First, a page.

How Do You Deal with Opioid Side Effects?
According to a report by The U.S. Surgeon’s General Spotlight on Opioids, opioid-related deaths increased by six times in 2016 compared to 1999. This is because now, along with poppy-derived opioids, pharmaceutical companies have flooded the market with synthetic opioids. They have been in high demand because they are the world’s most effective and powerful painkillers. Unfortunately, they are also highly addictive.
There are few alternatives that are as effective which is why they are so easy to abuse. In fact, the world is still reeling from the opioid crisis that started in the 90s. Today, more infrastructures are dedicated to understanding how therapy, check-in rehabs, and awareness groups can help in the opioid crisis. Medication bags can also help in the opioid crisis by preventing illicit access to opioids.
So how do you manage the side effects and prevent yourself from developing an addiction? Let’s break it all down.
Why are Opioids Addictive?
Endorphins, the “feel good” hormones that we naturally produce, bind with the receptors in our brains to reduce pain. Opioids, when injected into our bodies, bind much more strongly and for longer with these receptors. Therefore, drugs containing opioids can reduce more severe pain over longer periods of time.
This, in turn, triggers the production of dopamine, which causes the “high” during drug use, and reduces the production of noradrenaline, which causes us to feel drowsy, lethargic, and cold.
Over time, the body develops a resistance to opioids, which is when individuals start to increase the dosage to experience the “high.” By then, the addiction has already settled in.
What are the Side Effects of Opioids?
Like most drugs, even normal dosages or opioids have a few common side effects, which become worse with dependency.
- Constipation: Because of noradrenaline, the digestive system is affected, which means food is not processed as effectively in the body. This leads to indigestion and constipation.
- Nausea and vomiting: In the same vein as digestive issues, nausea and vomiting are common side effects of almost all opioid compounds.
- Drowsiness: With the increase in noradrenaline levels, the body is in a state of lethargy and drowsiness. Further, the longer the person uses opioids, the body starts to increase its number of noradrenaline receptors.
- Breathlessness: An overdose of opioids can decrease the heartbeat and breathing rate to dangerously low levels. This can be accompanied by dizziness, black spots in vision, and loss of consciousness. In extreme cases, it can lead to death.
- Mental health issues: Suffice it to say, for a drug that leads to such a complex mechanism of hormones and neural receptors, continuous use can create mental health issues such as depression and anxiety.
While you can address each side-effect by itself, it does not resolve the problem at hand. The only way to prevent the more adverse side effects is to prevent addiction.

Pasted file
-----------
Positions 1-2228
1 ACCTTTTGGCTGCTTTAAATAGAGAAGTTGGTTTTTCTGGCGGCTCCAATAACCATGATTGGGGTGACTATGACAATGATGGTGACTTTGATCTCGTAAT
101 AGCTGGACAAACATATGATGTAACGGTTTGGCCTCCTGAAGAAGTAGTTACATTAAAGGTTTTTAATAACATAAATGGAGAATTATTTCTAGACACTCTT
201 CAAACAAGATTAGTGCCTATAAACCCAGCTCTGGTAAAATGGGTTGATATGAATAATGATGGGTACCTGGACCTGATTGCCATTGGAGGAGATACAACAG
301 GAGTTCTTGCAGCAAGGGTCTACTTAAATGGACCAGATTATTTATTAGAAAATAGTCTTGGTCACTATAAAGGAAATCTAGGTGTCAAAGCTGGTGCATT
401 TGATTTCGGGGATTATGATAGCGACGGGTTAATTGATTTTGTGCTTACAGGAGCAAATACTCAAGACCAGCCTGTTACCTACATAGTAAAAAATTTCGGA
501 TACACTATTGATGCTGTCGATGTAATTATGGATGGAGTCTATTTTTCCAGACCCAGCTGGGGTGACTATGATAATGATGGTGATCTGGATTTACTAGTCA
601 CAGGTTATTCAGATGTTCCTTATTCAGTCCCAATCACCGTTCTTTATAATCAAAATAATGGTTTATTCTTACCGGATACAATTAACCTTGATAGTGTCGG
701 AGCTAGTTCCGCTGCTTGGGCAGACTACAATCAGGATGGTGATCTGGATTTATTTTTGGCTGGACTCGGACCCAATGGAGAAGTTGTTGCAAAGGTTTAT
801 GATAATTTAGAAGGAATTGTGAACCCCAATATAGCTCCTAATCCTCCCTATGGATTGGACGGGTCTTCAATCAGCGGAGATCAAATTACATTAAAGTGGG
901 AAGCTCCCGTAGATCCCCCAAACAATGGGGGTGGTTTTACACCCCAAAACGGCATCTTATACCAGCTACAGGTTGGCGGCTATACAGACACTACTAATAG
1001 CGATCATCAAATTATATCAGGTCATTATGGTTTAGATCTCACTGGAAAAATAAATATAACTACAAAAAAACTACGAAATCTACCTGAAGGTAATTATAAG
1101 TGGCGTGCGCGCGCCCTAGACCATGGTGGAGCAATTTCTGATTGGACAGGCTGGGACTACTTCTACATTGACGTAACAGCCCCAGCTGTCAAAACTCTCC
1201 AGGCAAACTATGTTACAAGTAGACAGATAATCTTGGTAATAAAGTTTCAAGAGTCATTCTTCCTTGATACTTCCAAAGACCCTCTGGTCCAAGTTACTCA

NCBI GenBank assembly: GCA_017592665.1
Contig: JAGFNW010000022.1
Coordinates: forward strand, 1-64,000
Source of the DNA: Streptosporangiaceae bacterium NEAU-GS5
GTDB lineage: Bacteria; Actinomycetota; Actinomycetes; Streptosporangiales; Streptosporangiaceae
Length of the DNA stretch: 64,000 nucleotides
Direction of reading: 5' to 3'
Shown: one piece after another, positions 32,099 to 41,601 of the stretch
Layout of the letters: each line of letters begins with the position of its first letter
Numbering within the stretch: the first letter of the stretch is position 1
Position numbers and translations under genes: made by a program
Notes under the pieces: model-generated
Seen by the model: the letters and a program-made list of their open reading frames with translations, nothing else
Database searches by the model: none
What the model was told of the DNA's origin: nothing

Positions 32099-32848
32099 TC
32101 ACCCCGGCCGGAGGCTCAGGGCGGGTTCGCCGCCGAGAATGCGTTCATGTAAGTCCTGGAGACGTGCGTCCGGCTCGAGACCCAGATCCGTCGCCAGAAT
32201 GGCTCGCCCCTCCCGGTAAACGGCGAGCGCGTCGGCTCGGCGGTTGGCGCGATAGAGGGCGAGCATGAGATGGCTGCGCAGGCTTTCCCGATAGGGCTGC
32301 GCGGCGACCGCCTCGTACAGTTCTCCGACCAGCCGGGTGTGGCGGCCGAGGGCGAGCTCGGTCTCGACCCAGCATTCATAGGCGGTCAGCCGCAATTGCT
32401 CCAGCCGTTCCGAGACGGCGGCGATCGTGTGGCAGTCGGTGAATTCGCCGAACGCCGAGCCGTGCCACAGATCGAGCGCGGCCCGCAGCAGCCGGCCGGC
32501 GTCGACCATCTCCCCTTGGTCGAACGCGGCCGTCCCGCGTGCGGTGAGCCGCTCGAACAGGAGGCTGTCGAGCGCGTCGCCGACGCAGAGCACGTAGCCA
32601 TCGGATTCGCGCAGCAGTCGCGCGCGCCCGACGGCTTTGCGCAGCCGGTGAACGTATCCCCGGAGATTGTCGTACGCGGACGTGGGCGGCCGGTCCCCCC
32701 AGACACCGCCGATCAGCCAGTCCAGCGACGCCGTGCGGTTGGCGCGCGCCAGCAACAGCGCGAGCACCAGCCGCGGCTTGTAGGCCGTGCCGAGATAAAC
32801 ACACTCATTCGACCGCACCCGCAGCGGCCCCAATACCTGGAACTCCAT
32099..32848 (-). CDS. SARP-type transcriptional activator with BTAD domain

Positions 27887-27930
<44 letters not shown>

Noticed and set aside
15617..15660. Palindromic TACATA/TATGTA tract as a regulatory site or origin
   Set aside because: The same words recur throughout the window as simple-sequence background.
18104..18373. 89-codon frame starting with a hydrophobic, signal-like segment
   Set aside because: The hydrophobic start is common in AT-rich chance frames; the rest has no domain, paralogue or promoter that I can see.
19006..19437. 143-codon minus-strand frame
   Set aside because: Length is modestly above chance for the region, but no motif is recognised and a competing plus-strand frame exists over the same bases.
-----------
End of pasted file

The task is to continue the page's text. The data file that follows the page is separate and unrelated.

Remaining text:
How Can We Prevent Opioid addiction?
There are several ways to prevent addiction.
- Keep your medication in a locked container: It is recommended to keep medication in a locked container such as a locking medication bag to prevent illicit access and theft. It will also help reinforce self-control and not overmedicating.
- Do not self-medicate: Surveys have shown that most opioid addicts between the ages of 20 and 35 have, at some point, self-medicated with opioids. Not only is this very dangerous, but not all kinds of pain require prescription opioids. For non-chronic pain, other over-the-counter pain medications such as paracetamol, ibuprofen, aspirin, acetaminophen, and mefenamic acid would suffice.
- Only follow the prescription: Opioids are very powerful and can cause addiction in a short amount of time. Therefore, you must talk to your doctor and follow the prescribed amount and period of the medication. Almost all prescription windows are very short-term and do not have a high risk of causing addiction.
- See a therapist: If someone has a chronic illness, they may also suffer from mental health-related problems such as PTSD, anxiety, depression, etc. Such individuals are more likely to abuse opioids. Therefore, it is recommended that they see a therapist.
- Do not crush the medication: Crushed opioids are much easier for the body to accept and bind to the opioid receptors faster. Consequently, the effects are more intense but also wear off sooner, meaning the receptors seek more. Instead, swallow the medicine whole for a slow release.
- Know the risk factors: People with a personal or family history of addiction, be it to cigarettes, alcohol, or other drugs, stand a higher chance of developing opioid dependency. You must disclose this to your doctor, and they may opt for non-opioid medications or alternative forms of treatment.
- Reduce interaction with high-risk people: If you have a family history of opioid abuse or are afraid of having one yourself, one of the best things you can do is, reduce interactions with high-risk individuals, as they can be very powerful triggers.
- Stress management: Most often, individuals with prescribed opioid medication start abusing it as a way to deal with the stress in their lives. In fact, you would be surprised at how many drug addictions start as a way to combat stress. This is why stress management is so vital.
With all of the above, a supportive community goes a long way. Surround yourself with people who encourage you to lead a healthy lifestyle and become the best version of yourself.